The ongoing challenge of my work is transposing what is achieved most easily through prose or performance and breaking the sculptural “fourth wall” that separates the viewer and narrative. I want to encourage a dialogue with my sculptures to help the viewer better identify with the story. For example, the typical sculptural presentation of work on a pedestal can create an artificial formality that heightens its preciousness as an object and isolates it from the world in which it exists. One way to invite the viewer down my narrative rabbit hole is to build larger installation pieces. Because these works are life-sized, the idea of the “object” is removed, and the viewer can be transported into their world. Another fun way for me to extend the narrative world is to dress up as a character for exhibition openings. The pink hair is a great conversation starter and a way to “live in their world” for a while.

Collaborations are another way to expand my storytelling vocabulary, giving me tools of expression I would not normally have. Working with photographers in a natural environment has allowed me to create a backdrop for each piece that expands the storytelling potential. Abandoned dwellings are my favorite setting because of the range of contrasts and emotions they evoke. The settings are recognizable but distorted; haunting but beautiful; forgotten but remembered; decaying but ethereal.

In 2018, I had the opportunity to create an immersive experience in collaboration with Italian actress and writer, Alessandra Mosca Amapola, on a project entitled “LIMBO.” This project explored the landscapes of the mind and mental illness using the stage, lights, costume, video, music, performance, and my works to tell a story. Inspired by the pieces I made for this project, Alessandra wrote a series of monologues and filmed a 15-minute video that included my works and environmental photographs of my work. “LIMBO” was a true collaboration in which we were synergistically inspired by each other’s work throughout the two-year process. The final exhibition was a theatrical performance at MACRO Museum of Contemporary Art in Rome, and we performed within an installation space containing my sculptural works as characters in the story.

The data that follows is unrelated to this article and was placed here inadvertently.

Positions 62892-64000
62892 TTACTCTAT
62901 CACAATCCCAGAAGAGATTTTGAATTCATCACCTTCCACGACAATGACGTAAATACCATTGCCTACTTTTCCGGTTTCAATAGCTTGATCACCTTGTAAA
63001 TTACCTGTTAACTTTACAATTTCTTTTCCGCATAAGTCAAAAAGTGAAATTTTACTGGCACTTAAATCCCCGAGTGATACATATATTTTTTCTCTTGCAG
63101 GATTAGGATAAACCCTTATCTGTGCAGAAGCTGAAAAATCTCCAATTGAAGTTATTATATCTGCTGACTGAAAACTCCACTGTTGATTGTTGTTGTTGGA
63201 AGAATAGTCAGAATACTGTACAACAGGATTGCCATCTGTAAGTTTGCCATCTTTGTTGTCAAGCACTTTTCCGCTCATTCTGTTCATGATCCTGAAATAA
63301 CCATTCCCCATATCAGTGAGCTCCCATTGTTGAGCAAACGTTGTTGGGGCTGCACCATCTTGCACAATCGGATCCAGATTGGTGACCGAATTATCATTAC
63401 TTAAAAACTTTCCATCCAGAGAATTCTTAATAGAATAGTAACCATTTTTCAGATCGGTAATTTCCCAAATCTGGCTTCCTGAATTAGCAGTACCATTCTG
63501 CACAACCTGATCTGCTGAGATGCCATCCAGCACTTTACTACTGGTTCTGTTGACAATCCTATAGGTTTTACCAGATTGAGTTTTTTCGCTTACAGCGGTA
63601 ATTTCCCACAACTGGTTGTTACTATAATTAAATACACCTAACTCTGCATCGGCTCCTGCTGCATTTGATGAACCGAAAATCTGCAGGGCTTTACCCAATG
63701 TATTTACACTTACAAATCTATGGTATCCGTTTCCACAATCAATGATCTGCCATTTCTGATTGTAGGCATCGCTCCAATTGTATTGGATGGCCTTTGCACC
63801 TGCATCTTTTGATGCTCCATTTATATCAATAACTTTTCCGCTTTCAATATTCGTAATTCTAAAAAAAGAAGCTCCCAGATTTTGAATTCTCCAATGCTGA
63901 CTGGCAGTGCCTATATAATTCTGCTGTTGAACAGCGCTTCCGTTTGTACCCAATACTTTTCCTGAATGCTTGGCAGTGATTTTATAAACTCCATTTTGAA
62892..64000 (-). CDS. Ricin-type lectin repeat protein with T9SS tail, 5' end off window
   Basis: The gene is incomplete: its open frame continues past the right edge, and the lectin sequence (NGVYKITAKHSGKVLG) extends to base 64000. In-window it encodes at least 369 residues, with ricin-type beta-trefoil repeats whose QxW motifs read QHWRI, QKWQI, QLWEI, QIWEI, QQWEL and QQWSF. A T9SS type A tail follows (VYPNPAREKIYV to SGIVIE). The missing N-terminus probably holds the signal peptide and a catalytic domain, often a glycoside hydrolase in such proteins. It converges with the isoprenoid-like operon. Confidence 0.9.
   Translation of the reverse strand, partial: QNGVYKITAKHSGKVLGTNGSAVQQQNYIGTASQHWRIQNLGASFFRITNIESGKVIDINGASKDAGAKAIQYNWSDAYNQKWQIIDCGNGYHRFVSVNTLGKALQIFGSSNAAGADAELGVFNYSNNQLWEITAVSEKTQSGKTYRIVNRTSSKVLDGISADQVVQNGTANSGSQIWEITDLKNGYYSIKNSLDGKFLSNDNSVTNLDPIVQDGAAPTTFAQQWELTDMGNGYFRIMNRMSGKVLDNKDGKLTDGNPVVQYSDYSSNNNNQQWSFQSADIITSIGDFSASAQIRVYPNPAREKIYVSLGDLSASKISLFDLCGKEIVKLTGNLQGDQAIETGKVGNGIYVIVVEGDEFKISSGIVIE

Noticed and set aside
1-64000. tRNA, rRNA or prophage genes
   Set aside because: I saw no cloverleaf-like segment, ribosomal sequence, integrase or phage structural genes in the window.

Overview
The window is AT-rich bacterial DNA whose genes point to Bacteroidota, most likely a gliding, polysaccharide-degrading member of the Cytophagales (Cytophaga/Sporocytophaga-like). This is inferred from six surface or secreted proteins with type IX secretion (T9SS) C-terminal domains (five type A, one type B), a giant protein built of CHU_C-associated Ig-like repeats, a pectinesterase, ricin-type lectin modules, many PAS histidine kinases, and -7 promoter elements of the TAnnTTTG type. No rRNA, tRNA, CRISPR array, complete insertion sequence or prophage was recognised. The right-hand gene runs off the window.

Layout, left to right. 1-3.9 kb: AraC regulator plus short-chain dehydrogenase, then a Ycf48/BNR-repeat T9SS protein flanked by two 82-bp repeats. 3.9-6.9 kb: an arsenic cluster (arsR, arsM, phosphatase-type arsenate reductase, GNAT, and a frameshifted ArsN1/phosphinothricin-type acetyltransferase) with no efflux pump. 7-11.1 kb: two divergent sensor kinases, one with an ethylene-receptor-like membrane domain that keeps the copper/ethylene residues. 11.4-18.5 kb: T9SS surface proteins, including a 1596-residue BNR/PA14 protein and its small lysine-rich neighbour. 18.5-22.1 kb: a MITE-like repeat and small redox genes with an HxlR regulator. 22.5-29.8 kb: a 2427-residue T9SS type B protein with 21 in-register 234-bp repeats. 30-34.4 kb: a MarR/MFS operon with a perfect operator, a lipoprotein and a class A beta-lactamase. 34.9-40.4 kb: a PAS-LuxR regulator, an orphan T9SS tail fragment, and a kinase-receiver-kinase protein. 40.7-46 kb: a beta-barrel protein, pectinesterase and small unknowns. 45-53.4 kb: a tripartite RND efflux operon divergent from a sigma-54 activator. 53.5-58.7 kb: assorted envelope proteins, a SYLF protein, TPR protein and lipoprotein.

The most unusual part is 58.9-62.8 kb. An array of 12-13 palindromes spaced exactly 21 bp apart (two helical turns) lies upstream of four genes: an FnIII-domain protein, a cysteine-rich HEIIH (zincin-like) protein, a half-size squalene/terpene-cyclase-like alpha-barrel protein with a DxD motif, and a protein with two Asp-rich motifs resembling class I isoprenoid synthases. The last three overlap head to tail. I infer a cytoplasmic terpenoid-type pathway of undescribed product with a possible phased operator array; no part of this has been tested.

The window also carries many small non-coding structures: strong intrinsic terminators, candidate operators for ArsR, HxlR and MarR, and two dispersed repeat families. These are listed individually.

“LIMBO” has been my most complex narrative collaboration to date, but now I know the possibilities are endless. Currently I am working on a new collaboration project with the written word to add poetry and book arts as sculptural components. I have also started co-teaching domestically and internationally to bring a harmonious medley of mediums, viewpoints, and approaches to a workshop experience.

I look forward to collaborating and creating in innovative ways. There are so many more techniques to explore and stories to share. I am immensely grateful for the circuitous journey that has led me to the work I am creating.

“We are all stardust and stories.” —Erin Morgenstern, The Starless Sea

While it took me a while to find my true narrative path, all the detours have contributed to the strength of my artistic voice. In fact, I place a dot on the lower lip of each figure. This reminds me to always be true to and believe in that voice.